Federal Laws and the Cannabis Cannabis Franchise franchisors and franchisees operate at the risk of being shut down by the federal government at any time. The Federal Trade Commission (FTC) is responsible for administering and regulating the federal franchise laws of the states.

Cannabis companies cannot register with the FTC. Therefore, trading in these franchises is a crime. However, some states have legalized the sale of cannabis and as such allow certain cannabis businesses to be franchised. Some of the requirements to become a franchisee include:

All three conditions must be met for a business to be franchised. At the state level, franchising laws are not uniform. Within a state, each municipality may have different franchising laws than neighboring municipalities. For this reason, some cannabis operators prefer certain states over others for franchising.

It is important to point out that not all legal states have cannabis franchise laws. Only 10 out of 36 do. For an industry already awash in rules, regulations and restrictions, it’s better than nothing.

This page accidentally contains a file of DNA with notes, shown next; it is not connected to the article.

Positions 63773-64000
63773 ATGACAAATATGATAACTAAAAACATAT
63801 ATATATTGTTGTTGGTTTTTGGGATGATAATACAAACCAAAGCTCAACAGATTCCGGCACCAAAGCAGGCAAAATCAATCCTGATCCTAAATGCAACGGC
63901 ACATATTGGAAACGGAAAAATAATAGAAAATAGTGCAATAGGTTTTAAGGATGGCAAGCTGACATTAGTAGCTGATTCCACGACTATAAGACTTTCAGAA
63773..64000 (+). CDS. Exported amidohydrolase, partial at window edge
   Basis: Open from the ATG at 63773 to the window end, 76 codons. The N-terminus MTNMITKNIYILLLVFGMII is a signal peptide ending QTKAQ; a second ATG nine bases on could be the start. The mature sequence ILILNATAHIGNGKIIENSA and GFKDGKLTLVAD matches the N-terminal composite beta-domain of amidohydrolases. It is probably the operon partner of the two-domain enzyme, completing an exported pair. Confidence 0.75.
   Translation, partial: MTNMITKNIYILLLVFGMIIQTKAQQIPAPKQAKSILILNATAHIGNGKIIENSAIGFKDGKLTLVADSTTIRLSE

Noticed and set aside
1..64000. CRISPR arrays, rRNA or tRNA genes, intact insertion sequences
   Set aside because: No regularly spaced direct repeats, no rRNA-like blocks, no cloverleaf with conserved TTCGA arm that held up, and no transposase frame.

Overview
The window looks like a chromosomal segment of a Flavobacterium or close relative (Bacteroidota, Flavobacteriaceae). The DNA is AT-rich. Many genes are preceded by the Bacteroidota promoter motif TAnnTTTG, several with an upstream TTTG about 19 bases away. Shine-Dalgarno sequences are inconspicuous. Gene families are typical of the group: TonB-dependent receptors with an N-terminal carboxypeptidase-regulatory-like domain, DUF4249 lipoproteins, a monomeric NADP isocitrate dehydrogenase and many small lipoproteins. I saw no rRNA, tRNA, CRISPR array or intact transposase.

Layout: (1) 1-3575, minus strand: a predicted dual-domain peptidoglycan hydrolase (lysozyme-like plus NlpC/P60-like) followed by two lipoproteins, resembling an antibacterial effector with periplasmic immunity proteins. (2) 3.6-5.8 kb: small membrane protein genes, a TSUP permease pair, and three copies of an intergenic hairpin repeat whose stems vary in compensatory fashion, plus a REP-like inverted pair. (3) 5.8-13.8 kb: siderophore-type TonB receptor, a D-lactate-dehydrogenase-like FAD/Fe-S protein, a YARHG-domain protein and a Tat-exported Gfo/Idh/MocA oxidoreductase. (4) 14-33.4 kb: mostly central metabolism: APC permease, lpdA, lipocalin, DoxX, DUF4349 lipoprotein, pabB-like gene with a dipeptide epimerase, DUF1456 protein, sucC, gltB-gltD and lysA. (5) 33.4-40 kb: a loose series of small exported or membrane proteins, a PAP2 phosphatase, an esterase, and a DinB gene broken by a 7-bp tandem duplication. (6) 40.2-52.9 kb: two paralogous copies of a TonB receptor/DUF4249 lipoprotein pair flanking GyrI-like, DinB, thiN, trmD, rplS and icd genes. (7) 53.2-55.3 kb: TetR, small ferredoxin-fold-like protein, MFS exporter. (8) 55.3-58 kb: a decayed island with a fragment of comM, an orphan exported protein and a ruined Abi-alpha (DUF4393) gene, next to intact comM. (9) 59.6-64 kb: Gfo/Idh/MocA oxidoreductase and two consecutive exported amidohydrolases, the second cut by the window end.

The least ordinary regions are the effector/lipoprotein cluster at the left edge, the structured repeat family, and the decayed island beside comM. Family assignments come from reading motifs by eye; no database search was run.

Franchise businesses in the United States

Curio Wellness revealed last year that it would transition its retail operations under a new identity called Far & Dotter. This new name would be registered in different states, including Illinois, Virginia, Missouri, Ohio, Michigan, Massachusetts and New Jersey. Not all of these states have requirements for franchise registration. Florida is the only state where they should file a formal application to sell to franchises. CBD franchises are currently federally legal, but how long will their moat last if we see full federal legalization of cannabis.

Cannabiz Media’s Cannabiz Intelligence reports that Ontario, Alberta, California and Oklahoma have the most active and pending cannabis franchise licenses in North America. The ranking published on the site shows that Ontario is currently in the lead with 35 permits in total. Alberta is next with 23 and California with 18. Washington, Manitoba and Maryland have one each, putting them near the bottom of the list.

The merits of franchising in the cannabis industry